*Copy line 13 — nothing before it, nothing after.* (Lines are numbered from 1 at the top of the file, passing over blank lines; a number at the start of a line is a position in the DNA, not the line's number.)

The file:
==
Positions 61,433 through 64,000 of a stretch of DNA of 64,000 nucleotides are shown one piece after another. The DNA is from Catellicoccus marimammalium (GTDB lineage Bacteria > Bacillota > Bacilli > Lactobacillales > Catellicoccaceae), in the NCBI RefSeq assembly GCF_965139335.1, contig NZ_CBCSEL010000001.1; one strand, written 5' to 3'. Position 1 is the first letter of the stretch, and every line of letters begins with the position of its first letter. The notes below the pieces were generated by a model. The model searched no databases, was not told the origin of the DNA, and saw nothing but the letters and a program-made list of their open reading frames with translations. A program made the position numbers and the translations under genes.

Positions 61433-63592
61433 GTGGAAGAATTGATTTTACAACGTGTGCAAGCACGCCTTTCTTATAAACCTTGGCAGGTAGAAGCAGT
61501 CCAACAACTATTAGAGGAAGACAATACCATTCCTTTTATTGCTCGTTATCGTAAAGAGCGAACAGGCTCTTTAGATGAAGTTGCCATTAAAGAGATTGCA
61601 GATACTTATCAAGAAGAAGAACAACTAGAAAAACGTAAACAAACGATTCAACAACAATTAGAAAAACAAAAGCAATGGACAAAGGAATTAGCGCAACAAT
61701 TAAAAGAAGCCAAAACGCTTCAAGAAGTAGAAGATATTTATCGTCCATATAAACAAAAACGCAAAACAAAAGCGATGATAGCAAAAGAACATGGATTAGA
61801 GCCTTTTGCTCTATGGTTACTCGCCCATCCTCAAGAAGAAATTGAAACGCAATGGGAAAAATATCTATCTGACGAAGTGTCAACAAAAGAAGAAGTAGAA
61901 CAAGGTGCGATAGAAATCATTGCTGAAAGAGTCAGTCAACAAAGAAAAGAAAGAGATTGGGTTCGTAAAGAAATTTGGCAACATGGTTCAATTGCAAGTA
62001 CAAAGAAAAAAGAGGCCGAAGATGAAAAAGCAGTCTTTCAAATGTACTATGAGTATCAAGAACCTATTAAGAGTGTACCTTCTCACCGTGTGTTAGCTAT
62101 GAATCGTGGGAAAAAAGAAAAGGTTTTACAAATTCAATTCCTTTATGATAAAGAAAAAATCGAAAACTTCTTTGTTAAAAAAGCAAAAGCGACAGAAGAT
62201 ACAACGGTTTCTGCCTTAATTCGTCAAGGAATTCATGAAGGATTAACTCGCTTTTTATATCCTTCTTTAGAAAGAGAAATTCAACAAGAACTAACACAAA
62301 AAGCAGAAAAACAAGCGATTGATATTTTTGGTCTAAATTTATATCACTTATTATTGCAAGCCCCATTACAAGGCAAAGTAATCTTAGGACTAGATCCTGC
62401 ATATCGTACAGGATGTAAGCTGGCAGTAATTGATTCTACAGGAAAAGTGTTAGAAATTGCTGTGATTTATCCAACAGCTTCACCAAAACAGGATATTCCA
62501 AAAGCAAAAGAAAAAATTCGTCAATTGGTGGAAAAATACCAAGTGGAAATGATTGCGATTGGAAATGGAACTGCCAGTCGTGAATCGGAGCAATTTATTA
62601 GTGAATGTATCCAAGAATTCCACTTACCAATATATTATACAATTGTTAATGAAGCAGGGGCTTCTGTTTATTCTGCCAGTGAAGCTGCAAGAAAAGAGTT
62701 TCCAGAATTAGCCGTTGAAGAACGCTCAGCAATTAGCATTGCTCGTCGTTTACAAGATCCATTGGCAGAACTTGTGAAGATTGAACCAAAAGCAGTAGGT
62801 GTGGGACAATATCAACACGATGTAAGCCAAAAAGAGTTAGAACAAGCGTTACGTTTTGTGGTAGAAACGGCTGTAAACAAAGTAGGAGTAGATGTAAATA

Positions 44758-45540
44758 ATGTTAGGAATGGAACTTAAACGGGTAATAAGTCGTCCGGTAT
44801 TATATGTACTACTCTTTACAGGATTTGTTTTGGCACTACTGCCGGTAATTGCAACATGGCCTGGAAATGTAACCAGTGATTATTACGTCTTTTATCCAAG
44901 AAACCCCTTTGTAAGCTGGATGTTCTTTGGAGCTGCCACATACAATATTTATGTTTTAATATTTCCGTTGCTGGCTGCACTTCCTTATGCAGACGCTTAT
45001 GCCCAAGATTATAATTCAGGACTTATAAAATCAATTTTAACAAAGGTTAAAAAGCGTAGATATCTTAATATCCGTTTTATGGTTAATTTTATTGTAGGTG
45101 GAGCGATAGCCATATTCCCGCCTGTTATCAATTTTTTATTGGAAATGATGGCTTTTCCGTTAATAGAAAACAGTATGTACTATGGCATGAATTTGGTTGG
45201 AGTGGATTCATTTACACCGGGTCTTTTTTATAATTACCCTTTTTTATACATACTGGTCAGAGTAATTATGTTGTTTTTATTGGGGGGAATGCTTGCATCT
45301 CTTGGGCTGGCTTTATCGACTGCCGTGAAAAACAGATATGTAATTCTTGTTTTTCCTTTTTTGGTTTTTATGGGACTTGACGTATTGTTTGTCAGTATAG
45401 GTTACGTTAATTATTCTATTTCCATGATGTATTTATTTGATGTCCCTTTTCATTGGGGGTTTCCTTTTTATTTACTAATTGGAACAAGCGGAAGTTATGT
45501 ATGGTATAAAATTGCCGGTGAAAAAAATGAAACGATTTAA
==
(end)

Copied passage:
62401 ATATCGTACAGGATGTAAGCTGGCAGTAATTGATTCTACAGGAAAAGTGTTAGAAATTGCTGTGATTTATCCAACAGCTTCACCAAAACAGGATATTCCA